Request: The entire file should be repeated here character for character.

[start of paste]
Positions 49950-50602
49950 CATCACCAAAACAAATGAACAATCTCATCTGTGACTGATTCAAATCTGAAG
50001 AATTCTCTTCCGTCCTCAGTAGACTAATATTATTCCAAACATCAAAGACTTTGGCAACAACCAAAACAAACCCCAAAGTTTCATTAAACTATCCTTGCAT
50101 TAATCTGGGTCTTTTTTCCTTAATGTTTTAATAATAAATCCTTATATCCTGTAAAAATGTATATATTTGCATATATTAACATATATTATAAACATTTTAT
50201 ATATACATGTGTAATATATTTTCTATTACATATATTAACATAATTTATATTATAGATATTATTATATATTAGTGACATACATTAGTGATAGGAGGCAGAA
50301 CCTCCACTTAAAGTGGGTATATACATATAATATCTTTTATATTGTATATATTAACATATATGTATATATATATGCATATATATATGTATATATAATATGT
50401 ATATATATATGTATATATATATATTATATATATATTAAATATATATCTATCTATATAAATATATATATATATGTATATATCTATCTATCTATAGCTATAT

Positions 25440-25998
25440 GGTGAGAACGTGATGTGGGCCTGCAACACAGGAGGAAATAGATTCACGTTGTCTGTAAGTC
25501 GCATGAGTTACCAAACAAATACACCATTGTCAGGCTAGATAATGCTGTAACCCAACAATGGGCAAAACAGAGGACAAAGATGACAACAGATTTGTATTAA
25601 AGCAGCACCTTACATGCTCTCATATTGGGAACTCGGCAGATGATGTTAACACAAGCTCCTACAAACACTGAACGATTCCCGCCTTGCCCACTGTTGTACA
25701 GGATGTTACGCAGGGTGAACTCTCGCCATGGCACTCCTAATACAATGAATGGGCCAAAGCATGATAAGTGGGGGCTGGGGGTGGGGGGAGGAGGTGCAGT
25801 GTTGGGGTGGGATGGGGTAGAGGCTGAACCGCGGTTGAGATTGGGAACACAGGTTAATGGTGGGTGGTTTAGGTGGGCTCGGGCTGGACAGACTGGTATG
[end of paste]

Positions 49950-50602
49950 CATCACCAAAACAAATGAACAATCTCATCTGTGACTGATTCAAATCTGAAG
50001 AATTCTCTTCCGTCCTCAGTAGACTAATATTATTCCAAACATCAAAGACTTTGGCAACAACCAAAACAAACCCCAAAGTTTCATTAAACTATCCTTGCAT
50101 TAATCTGGGTCTTTTTTCCTTAATGTTTTAATAATAAATCCTTATATCCTGTAAAAATGTATATATTTGCATATATTAACATATATTATAAACATTTTAT
50201 ATATACATGTGTAATATATTTTCTATTACATATATTAACATAATTTATATTATAGATATTATTATATATTAGTGACATACATTAGTGATAGGAGGCAGAA
50301 CCTCCACTTAAAGTGGGTATATACATATAATATCTTTTATATTGTATATATTAACATATATGTATATATATATGCATATATATATGTATATATAATATGT
50401 ATATATATATGTATATATATATATTATATATATATTAAATATATATCTATCTATATAAATATATATATATATGTATATATCTATCTATCTATAGCTATAT

Positions 25440-25998
25440 GGTGAGAACGTGATGTGGGCCTGCAACACAGGAGGAAATAGATTCACGTTGTCTGTAAGTC
25501 GCATGAGTTACCAAACAAATACACCATTGTCAGGCTAGATAATGCTGTAACCCAACAATGGGCAAAACAGAGGACAAAGATGACAACAGATTTGTATTAA
25601 AGCAGCACCTTACATGCTCTCATATTGGGAACTCGGCAGATGATGTTAACACAAGCTCCTACAAACACTGAACGATTCCCGCCTTGCCCACTGTTGTACA
25701 GGATGTTACGCAGGGTGAACTCTCGCCATGGCACTCCTAATACAATGAATGGGCCAAAGCATGATAAGTGGGGGCTGGGGGTGGGGGGAGGAGGTGCAGT
25801 GTTGGGGTGGGATGGGGTAGAGGCTGAACCGCGGTTGAGATTGGGAACACAGGTTAATGGTGGGTGGTTTAGGTGGGCTCGGGCTGGACAGACTGGTATG